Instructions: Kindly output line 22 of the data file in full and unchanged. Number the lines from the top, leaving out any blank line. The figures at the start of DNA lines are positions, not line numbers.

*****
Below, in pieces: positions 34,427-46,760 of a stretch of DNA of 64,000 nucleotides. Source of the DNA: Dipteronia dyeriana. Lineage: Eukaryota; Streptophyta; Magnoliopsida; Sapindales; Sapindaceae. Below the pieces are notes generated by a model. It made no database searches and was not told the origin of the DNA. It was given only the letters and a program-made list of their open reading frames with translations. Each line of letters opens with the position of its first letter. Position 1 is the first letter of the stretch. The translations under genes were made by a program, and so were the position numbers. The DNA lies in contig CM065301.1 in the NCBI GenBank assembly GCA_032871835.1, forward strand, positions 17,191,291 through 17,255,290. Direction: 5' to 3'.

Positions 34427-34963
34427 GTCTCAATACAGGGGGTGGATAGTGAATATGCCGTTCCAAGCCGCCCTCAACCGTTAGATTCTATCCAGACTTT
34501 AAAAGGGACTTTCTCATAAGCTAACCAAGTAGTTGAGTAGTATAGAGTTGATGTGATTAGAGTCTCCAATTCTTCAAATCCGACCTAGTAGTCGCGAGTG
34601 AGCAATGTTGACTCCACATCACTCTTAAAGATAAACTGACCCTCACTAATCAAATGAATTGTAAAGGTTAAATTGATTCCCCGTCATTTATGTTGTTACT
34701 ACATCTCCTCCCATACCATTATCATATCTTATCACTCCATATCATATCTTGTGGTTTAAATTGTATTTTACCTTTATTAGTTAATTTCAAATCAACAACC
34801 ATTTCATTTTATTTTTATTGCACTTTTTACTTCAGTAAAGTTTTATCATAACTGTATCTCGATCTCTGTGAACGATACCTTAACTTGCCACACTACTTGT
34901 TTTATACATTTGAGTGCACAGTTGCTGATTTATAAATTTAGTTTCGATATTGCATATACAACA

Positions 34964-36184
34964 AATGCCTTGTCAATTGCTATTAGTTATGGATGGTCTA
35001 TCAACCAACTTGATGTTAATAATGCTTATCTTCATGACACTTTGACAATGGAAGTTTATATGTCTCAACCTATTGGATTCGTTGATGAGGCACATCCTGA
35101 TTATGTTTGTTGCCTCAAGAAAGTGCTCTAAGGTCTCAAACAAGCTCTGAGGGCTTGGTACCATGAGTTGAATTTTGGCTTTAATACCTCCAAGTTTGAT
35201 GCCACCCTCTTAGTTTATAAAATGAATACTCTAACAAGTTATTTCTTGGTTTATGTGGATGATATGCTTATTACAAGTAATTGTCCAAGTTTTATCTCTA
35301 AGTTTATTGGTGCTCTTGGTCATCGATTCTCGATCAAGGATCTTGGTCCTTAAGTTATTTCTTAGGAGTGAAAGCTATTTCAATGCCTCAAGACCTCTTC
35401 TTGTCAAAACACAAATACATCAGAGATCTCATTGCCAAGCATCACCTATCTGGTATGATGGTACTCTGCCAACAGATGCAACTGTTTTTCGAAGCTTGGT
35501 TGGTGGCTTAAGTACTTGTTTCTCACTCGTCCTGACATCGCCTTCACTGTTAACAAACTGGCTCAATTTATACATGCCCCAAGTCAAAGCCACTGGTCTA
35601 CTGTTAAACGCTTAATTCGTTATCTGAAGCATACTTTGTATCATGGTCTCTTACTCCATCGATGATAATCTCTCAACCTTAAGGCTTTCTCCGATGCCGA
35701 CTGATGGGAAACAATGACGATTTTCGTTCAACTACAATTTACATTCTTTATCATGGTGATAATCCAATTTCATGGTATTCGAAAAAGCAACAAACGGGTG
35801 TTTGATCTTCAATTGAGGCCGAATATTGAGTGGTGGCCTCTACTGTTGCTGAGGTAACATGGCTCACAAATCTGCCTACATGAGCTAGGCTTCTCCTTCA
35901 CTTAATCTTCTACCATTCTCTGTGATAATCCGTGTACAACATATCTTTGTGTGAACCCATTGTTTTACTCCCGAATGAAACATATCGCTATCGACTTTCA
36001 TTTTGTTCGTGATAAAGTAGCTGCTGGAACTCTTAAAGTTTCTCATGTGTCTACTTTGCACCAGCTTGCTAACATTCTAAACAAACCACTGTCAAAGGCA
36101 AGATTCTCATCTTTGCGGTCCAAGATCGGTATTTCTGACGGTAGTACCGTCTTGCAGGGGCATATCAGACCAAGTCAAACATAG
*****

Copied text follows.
36101 AGATTCTCATCTTTGCGGTCCAAGATCGGTATTTCTGACGGTAGTACCGTCTTGCAGGGGCATATCAGACCAAGTCAAACATAG